c# code - How do I remedy the “The breakpoint will not currently be hit.No symbols have been loaded for this document.” warning?
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C# desktop application on express edition. Worked then didn't work 5 seconds later.
I tried the following.
- Ensure debug configuration, debug flag, and full debug info are set on all assemblies.
- Delete all bin and obj folders and all DLLs related to the project from my entire machine.
- Recreate projects causing the problem from scratch.
I have two WinForms projects in the solution. One of them loads the debug info, one doesn't. They both refer to the assembly I'm trying to get debug info on in exactly the same way in the project file. Any ideas?
I want to add in here, mostly for myself when I come back to review this question, that symbols are not loaded until the assembly is loaded, and the assembly is not loaded until it is needed. If the breakpoint is in a library that is only used in one function in your main assembly, the symbols will not be loaded (and it will show the breakpoint as not being hit) until that function is called.
For an ASP.Net application, check the properties of the site, ASP.NET tab. Ensure that the correct ASP.NET version is selected.
Just something simple to try - you may have tried it already. Right click the Solution in solution explorer, click "clean solution", this deletes all the compiled and temporary files associated with a solution.
Do a rebuild of the solution and try to debug again.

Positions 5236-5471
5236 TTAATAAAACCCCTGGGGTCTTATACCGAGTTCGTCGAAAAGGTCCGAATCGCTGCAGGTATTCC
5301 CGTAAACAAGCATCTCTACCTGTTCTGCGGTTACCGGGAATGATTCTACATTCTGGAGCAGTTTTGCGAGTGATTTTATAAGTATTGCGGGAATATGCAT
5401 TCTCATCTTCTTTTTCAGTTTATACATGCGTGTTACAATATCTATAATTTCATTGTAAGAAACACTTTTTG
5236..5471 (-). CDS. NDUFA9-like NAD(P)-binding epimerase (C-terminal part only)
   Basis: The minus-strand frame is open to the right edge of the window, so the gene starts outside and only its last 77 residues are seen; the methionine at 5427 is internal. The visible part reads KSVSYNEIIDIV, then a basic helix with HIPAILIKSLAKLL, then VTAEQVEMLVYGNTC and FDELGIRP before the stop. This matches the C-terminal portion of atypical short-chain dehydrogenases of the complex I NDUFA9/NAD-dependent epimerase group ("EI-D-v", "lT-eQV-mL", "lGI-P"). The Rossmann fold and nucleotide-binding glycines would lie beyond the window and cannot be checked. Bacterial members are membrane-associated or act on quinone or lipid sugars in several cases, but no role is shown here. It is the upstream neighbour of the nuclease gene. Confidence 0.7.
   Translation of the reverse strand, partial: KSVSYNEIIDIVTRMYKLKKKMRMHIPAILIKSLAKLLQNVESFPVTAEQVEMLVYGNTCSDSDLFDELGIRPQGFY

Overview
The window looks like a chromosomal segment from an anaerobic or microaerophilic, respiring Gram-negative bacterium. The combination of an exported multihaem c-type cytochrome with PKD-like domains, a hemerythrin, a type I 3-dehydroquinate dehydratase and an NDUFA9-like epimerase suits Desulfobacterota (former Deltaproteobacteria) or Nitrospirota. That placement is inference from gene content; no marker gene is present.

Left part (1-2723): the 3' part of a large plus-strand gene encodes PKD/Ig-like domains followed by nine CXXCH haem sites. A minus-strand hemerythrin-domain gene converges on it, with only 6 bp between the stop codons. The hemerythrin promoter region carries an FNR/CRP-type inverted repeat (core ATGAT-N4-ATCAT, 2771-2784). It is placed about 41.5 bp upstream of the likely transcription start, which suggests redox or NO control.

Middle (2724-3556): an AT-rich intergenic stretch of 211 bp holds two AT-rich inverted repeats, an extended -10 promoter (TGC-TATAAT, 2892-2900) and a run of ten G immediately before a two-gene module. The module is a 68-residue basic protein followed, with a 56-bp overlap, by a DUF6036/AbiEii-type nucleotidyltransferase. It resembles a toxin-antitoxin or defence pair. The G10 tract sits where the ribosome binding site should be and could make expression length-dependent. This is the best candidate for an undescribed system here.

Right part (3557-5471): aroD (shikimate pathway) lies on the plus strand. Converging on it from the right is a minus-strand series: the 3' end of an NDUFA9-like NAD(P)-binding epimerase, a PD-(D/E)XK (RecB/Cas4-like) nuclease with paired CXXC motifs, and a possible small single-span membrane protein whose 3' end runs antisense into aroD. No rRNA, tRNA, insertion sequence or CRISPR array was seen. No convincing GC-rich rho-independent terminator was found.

I've also had troubles with breakpoints multiple projects in a solution - some compiled as x86, some as x64.
Try running visual studio as an administrator within windows.
Modules to see what modules were being loaded put me in the right direction.
In my case IIS Express seemed to be loading a different DLL from the temporary ASP.NET files.
- Browse to
C:\Users\<YOUR USER>\AppData\Local\Temp\Temporary ASP.NET Files\vs
- Delete everything in this directory!
I was able to fix the error by simply setting the option in the 'Attach to Process' to 'Automatically determine the type of code to debug' option as shown in the attached screenshot.
Simply follow the steps below:
- Go to Debug from the menu bar
- Click on Attach to Process
- Near the Attach to option, click on the Select button
- The Select Code Type window will appear
- Now select the option Automatically determine the type of code to debug and click the OK button.
In my case i am trying to debug in relase mode. Once i change it to debug mode. Its working
You need to enable "Generate debug info" in compiler settings
I also had the same issue what I rebuild the whole solution (including refereced projects) in x86( or x64)
Even though I set all of my projects to x86 from Configuration Manager (Build->ConfigManager) some of my projects werent set to x86.